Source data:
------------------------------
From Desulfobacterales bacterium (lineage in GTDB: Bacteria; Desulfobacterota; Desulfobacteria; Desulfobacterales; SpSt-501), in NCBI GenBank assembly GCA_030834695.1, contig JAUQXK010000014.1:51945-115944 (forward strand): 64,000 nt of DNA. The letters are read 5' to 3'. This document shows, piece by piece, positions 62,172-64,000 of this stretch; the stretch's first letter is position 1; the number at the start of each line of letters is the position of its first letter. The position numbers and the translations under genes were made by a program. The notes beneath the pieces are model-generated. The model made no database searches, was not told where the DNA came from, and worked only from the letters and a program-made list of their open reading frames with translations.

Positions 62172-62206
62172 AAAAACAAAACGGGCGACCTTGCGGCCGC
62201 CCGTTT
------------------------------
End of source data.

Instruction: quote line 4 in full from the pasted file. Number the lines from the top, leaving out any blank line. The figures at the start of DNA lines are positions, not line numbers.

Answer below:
62201 CCGTTT